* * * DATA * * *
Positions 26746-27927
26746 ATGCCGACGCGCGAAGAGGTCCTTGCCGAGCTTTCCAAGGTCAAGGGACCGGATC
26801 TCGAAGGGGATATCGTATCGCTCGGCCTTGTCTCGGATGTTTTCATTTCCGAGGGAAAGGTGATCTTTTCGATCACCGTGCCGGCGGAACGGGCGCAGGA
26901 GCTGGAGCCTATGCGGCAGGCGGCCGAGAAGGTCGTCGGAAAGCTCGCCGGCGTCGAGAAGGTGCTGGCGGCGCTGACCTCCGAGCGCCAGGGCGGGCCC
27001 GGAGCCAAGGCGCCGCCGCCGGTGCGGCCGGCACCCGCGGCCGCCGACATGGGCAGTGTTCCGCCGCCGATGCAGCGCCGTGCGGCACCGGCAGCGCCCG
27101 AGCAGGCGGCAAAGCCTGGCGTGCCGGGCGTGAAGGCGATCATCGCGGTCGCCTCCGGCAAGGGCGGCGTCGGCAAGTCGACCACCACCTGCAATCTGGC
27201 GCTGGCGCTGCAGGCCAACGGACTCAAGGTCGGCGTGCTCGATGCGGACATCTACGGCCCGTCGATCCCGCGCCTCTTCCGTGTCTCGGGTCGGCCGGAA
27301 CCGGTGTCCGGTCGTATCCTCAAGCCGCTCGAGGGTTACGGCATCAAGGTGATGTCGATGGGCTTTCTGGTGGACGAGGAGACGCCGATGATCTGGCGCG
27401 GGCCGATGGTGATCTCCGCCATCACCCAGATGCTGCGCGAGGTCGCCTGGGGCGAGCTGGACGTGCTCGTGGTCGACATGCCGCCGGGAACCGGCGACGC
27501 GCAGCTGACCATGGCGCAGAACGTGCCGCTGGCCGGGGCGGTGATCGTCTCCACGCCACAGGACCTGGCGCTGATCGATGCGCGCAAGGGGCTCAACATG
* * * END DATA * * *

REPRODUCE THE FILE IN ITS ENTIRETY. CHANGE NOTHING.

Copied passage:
Positions 26746-27927
26746 ATGCCGACGCGCGAAGAGGTCCTTGCCGAGCTTTCCAAGGTCAAGGGACCGGATC
26801 TCGAAGGGGATATCGTATCGCTCGGCCTTGTCTCGGATGTTTTCATTTCCGAGGGAAAGGTGATCTTTTCGATCACCGTGCCGGCGGAACGGGCGCAGGA
26901 GCTGGAGCCTATGCGGCAGGCGGCCGAGAAGGTCGTCGGAAAGCTCGCCGGCGTCGAGAAGGTGCTGGCGGCGCTGACCTCCGAGCGCCAGGGCGGGCCC
27001 GGAGCCAAGGCGCCGCCGCCGGTGCGGCCGGCACCCGCGGCCGCCGACATGGGCAGTGTTCCGCCGCCGATGCAGCGCCGTGCGGCACCGGCAGCGCCCG
27101 AGCAGGCGGCAAAGCCTGGCGTGCCGGGCGTGAAGGCGATCATCGCGGTCGCCTCCGGCAAGGGCGGCGTCGGCAAGTCGACCACCACCTGCAATCTGGC
27201 GCTGGCGCTGCAGGCCAACGGACTCAAGGTCGGCGTGCTCGATGCGGACATCTACGGCCCGTCGATCCCGCGCCTCTTCCGTGTCTCGGGTCGGCCGGAA
27301 CCGGTGTCCGGTCGTATCCTCAAGCCGCTCGAGGGTTACGGCATCAAGGTGATGTCGATGGGCTTTCTGGTGGACGAGGAGACGCCGATGATCTGGCGCG
27401 GGCCGATGGTGATCTCCGCCATCACCCAGATGCTGCGCGAGGTCGCCTGGGGCGAGCTGGACGTGCTCGTGGTCGACATGCCGCCGGGAACCGGCGACGC
27501 GCAGCTGACCATGGCGCAGAACGTGCCGCTGGCCGGGGCGGTGATCGTCTCCACGCCACAGGACCTGGCGCTGATCGATGCGCGCAAGGGGCTCAACATG